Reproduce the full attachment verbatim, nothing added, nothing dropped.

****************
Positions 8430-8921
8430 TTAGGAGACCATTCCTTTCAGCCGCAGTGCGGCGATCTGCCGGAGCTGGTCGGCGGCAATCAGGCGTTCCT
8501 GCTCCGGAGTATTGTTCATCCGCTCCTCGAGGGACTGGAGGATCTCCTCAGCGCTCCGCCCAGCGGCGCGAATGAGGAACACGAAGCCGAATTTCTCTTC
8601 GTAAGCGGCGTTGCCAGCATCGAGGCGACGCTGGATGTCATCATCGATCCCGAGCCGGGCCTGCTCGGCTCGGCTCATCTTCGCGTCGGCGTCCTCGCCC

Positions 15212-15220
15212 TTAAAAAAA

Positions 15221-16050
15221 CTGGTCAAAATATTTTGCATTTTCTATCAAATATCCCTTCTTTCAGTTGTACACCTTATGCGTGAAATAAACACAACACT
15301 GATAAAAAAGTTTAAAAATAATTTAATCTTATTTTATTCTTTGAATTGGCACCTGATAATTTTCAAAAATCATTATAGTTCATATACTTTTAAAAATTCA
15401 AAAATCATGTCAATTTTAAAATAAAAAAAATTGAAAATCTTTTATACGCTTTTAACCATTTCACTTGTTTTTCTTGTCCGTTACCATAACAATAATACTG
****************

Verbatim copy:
Positions 8430-8921
8430 TTAGGAGACCATTCCTTTCAGCCGCAGTGCGGCGATCTGCCGGAGCTGGTCGGCGGCAATCAGGCGTTCCT
8501 GCTCCGGAGTATTGTTCATCCGCTCCTCGAGGGACTGGAGGATCTCCTCAGCGCTCCGCCCAGCGGCGCGAATGAGGAACACGAAGCCGAATTTCTCTTC
8601 GTAAGCGGCGTTGCCAGCATCGAGGCGACGCTGGATGTCATCATCGATCCCGAGCCGGGCCTGCTCGGCTCGGCTCATCTTCGCGTCGGCGTCCTCGCCC

Positions 15212-15220
15212 TTAAAAAAA

Positions 15221-16050
15221 CTGGTCAAAATATTTTGCATTTTCTATCAAATATCCCTTCTTTCAGTTGTACACCTTATGCGTGAAATAAACACAACACT
15301 GATAAAAAAGTTTAAAAATAATTTAATCTTATTTTATTCTTTGAATTGGCACCTGATAATTTTCAAAAATCATTATAGTTCATATACTTTTAAAAATTCA
15401 AAAATCATGTCAATTTTAAAATAAAAAAAATTGAAAATCTTTTATACGCTTTTAACCATTTCACTTGTTTTTCTTGTCCGTTACCATAACAATAATACTG